Identification, Images, & Information
For Insects, Spiders & Their Kin
For the United States & Canada

Coccinellid subfamilies

At present there are 5+ pages of ladybeetles on the family level, many of which are known to subfamily if not tribe. I think it is time to insert at least subfamilies between family and genus. There are six subfamilies:
Sticholotidinae
Scymninae
Chilocorinae
Coccidulinae
Coccinellinae
Epilachinae

Any objections? Seeing none, I'll... Oh, okay. I'll give it a week or so :-)

Boris not in favor
See his comments on this page.

 
I'm also not in favor.
Three months ago a similar proposal to subdivide Heteroptera was acted upon and subsequently reversed because multiple users were against it.

We should keep in mind that BugGuide's target audience is the general public, not entomologists. The addition of Coccinellidae subfamilies would add yet another level of complexity to BugGuide, and likely cause additional confusion in the average user. To paraphrase the words of Roy Sigafus here: "Don't further confuse me with your gobbledygook."

The idea of adding more taxonomic levels also reminds me of the mites and ticks situation which was to be cleaned up by the end of March. There's no need for BugGuide to include any superfamilies in the Acari tree, let alone 71 superfamilies - 44 of which contain no photos and no information. Could we please have these removed without further delay, Jim?

 
Thanks for pointing out
that I didn't finish the job. I spent a couple hours removing taxa at a certain level (suborder?) that contained no images but as you indicate, there is another level to go.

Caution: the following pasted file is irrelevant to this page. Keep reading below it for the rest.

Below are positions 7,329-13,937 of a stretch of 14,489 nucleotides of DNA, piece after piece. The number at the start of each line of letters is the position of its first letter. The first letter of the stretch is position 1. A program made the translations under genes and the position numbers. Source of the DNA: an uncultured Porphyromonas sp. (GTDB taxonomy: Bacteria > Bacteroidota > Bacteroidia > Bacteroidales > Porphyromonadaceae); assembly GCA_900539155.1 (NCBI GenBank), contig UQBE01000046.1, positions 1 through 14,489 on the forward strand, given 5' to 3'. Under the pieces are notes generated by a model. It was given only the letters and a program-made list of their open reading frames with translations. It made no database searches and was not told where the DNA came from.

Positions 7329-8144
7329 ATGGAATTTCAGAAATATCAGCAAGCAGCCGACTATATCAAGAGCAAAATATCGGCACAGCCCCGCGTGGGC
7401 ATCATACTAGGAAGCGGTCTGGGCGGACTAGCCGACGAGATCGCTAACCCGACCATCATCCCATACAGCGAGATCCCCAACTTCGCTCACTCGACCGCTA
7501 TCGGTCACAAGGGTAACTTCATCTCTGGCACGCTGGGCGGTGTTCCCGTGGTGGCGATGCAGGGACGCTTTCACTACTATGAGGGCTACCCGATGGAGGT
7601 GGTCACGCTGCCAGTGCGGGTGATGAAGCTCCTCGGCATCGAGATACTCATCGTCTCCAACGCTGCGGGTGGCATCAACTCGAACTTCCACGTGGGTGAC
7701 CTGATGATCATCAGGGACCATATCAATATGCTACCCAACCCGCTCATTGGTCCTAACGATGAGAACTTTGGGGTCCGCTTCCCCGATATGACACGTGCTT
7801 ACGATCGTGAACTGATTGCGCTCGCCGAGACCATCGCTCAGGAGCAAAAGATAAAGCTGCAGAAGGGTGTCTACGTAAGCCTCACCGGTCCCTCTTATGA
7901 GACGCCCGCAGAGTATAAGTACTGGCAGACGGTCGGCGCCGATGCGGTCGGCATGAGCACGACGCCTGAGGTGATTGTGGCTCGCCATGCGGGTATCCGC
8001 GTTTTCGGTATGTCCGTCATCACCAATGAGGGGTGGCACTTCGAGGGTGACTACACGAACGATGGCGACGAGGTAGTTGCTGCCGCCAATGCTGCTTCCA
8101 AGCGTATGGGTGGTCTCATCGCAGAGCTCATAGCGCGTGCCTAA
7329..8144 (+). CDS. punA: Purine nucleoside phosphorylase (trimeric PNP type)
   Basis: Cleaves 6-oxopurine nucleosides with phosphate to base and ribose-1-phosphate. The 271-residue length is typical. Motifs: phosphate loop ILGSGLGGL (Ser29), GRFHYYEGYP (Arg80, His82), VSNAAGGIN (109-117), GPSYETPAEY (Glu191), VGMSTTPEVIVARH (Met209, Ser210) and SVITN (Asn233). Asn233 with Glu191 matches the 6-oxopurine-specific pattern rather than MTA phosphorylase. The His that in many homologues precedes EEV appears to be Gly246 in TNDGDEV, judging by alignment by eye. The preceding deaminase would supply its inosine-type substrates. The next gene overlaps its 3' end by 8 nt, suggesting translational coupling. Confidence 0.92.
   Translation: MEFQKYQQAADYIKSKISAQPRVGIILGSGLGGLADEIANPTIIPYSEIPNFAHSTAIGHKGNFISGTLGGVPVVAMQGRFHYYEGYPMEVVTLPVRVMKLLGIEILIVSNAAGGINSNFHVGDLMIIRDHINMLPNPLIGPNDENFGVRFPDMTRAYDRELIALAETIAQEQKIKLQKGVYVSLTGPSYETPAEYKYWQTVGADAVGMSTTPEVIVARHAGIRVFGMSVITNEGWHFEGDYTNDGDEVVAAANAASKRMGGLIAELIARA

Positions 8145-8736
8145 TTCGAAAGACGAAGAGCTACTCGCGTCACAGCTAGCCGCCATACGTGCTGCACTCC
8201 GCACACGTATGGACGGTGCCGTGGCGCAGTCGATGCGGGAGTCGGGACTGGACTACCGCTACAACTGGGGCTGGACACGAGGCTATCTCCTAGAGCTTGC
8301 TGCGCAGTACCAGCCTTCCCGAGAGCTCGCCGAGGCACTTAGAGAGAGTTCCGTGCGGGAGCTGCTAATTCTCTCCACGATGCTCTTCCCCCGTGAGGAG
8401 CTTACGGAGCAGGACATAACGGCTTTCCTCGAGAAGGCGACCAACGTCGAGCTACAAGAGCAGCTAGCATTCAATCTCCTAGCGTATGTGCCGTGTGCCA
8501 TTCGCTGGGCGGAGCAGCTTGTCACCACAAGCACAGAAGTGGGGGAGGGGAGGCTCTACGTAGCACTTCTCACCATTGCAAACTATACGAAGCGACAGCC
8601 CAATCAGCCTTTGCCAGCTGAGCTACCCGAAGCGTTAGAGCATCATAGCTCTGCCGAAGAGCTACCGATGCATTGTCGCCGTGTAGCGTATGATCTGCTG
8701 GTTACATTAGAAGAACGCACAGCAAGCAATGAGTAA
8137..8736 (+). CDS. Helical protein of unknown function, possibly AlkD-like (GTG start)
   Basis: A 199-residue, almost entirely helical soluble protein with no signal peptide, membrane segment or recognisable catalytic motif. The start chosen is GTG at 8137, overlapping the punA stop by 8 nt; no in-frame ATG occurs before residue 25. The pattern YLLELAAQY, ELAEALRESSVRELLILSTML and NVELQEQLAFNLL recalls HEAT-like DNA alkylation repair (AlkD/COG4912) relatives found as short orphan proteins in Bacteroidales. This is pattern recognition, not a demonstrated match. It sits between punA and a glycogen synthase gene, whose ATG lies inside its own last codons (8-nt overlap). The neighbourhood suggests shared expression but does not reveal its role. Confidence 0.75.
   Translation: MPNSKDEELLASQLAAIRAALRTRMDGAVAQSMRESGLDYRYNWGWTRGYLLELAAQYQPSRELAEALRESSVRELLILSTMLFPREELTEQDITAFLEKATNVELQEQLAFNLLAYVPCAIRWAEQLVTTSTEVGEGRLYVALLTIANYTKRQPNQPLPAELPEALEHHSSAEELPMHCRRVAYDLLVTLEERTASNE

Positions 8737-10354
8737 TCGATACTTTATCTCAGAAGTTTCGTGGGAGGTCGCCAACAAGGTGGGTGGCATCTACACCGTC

We see all the genera when
we click on taxonomy under Coccinellidae, so we personally don't have any need for subfamilies based upon that. What happens when you add subfamilies is that we can no longer see the genera from the family page. In order to find the genus we want through taxonomy we have to click on every subfamily sequentially till we hit the right one, or we have to click on view all and open up every page in the family to scroll through and find the one we want. Coleopterists may know which subfamily a species is in, but most of the rest of us who use BugGuide do not.

Also we would definitely suggest not moving unidentified images from the family page to a subfamily or tribe page. We have interestingly just posted a forum topic on moths where we propose agreeing not to move any images to subfamily or tribe pages. The pages are fine if the families are large. Patrick has talked about how they really help him when he is BROWSing. But posting images to those pages ends in a confusing mess. The same species can end up on four or more pages depending on the knowledge of the person placing it. We would suggest that if the genus is not known, leave it on the family page. At least you know then where to look for unidentified images that way.

But that's just our opinion. It will be interesting to see how others respond to your post here and our post there. We're never quite sure what the consensus will be!